Wise People Don't Take Themselves Too Seriously
In human life childhood is the best span, says writer Emil Andreev
One should look at the world with a sense of humor, the writer says
Photo: Boris Tsankov
The very first time when Emil Andreev tried his pen in the novel genre made him a celebrity. He became a laureate of the Bulgarian Novel of the Year contest in 2005. The contest was organized by Edward Vick foundation and Andreev won the readers' award. For his novel "The Glass River" he got a cash prize of 10,000 leva (nearly euro 5,000) and a guaranteed translation into English. Emil Andreev is a master of suspense and mystery. His novel is adventurous, gothic and very Bulgarian at the same time, critics say.
The writer, who was born in 1956, has a university degree in English language and literature. He worked as a schoolteacher, journalist, translator and professor of English in the Theological department of Sofia University. For two years he has been translating films for Discovery Channel. He began writing as far back as he remembers; yet it is only now that the critics and media started to make notice of him. Andreev's works have been translated into English, Polish and Serbian. Emil's wife is an office manager in EBDR; he has a 25-year-old daughter who studies political sciences in France and a 21-year-old son, a student in the New Bulgarian University.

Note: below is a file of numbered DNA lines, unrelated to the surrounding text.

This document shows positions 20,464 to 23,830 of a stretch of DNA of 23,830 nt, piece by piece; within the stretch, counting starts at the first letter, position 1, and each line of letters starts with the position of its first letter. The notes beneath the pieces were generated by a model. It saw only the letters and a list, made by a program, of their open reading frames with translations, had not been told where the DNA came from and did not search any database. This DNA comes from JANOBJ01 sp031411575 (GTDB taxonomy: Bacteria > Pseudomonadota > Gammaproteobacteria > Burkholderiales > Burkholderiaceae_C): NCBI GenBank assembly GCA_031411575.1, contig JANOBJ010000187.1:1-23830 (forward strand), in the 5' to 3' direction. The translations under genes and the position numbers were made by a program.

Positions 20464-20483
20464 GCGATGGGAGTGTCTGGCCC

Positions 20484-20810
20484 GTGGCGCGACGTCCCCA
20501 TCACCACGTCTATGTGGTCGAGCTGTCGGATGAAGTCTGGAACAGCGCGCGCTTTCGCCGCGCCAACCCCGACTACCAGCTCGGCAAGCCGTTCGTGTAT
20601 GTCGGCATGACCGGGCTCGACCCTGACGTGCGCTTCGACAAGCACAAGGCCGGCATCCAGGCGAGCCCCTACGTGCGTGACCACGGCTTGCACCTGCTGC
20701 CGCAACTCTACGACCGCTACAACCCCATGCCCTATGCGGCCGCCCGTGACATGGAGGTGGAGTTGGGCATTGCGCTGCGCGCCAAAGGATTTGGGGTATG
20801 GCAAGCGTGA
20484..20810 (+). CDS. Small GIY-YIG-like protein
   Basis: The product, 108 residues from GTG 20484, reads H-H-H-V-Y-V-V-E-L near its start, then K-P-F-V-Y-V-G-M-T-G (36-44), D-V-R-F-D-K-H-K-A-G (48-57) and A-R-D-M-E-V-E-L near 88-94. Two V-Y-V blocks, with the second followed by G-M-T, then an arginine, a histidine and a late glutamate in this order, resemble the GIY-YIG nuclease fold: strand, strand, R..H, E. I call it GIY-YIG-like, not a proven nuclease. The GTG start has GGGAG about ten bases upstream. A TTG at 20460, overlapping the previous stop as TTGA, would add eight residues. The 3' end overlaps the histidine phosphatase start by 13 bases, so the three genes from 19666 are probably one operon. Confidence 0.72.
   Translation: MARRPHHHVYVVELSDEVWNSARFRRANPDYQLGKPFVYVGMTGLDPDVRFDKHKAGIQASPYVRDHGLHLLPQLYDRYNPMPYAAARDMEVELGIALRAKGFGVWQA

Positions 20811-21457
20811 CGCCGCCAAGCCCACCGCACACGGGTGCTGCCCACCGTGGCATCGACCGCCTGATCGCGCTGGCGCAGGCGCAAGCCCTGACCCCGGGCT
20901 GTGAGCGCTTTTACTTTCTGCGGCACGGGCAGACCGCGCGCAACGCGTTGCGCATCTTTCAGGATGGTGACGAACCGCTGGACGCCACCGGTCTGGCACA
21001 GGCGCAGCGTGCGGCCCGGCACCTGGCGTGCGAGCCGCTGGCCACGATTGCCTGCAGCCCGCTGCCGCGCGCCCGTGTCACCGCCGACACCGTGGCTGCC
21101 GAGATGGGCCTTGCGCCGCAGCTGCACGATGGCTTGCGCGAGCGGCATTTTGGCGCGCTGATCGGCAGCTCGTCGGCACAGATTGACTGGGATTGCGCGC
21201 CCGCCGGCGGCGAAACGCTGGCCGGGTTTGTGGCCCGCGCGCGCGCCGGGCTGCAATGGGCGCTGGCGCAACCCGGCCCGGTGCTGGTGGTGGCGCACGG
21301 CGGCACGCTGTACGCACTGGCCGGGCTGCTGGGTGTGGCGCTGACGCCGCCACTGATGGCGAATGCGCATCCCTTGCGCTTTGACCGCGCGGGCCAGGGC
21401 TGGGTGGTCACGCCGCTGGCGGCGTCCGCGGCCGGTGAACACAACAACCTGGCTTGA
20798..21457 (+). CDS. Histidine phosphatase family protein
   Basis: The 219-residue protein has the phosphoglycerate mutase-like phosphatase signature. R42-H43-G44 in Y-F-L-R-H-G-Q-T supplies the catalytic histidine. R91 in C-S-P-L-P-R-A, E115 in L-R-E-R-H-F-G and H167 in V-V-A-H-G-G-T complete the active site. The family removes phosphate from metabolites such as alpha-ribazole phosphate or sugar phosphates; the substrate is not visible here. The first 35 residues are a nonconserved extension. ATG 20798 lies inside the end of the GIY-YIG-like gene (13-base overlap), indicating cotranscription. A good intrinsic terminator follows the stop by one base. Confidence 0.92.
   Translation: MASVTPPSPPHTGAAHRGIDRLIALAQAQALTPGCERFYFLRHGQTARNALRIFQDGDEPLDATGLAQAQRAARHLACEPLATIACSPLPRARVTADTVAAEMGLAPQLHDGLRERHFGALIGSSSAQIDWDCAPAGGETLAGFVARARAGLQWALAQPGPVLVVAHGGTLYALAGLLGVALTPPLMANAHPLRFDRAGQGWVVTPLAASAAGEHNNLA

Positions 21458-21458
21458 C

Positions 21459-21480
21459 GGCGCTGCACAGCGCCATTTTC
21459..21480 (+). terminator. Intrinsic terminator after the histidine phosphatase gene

- Mr. Andreev, when did you first feel an itch for writing?
- I have it since my childhood. I was born on the Danube, the town of Lom. I grew up there and often describe this land. This town is a wonderful combination of ethnic groups who live peacefully together and boast a tremendously rich culture. The atmosphere of tolerance in this town is an example to the whole of Bulgaria. The fact that I never had any bias against Turks, or Gypsies, or Jews, Armenians and Albanians has always been my great advantage. I came to Sofia in 1992, but I often go back to my native land where I have a small summerhouse. There I can write and read in peace.
- What metaphor underlies the plot of The Glass River?
- This is the metaphor of our life, power of perception, memories and passion. In the Apocrypha of Enoch, written synchronously with the Biblical texts, there are chapters telling about sinful people who sit by a river shedding tears for their original sin. Falling into the river their tears turn into glass. The river is barren - no fish, no water, just glass. So, this is the central metaphor. As this was my first novel, I treated it condescendingly. I cannot say I have high self-confidence and don't see myself as a great writer. I write because I love it and manage to make my stories interesting. That's why people read them. The message of my book is a little grotesque. Bulgarians shouldn't take himself too seriously and boast that we have done something all that important for the world. If this idea becomes obsessive our future contribution to world's culture will for sure shrink.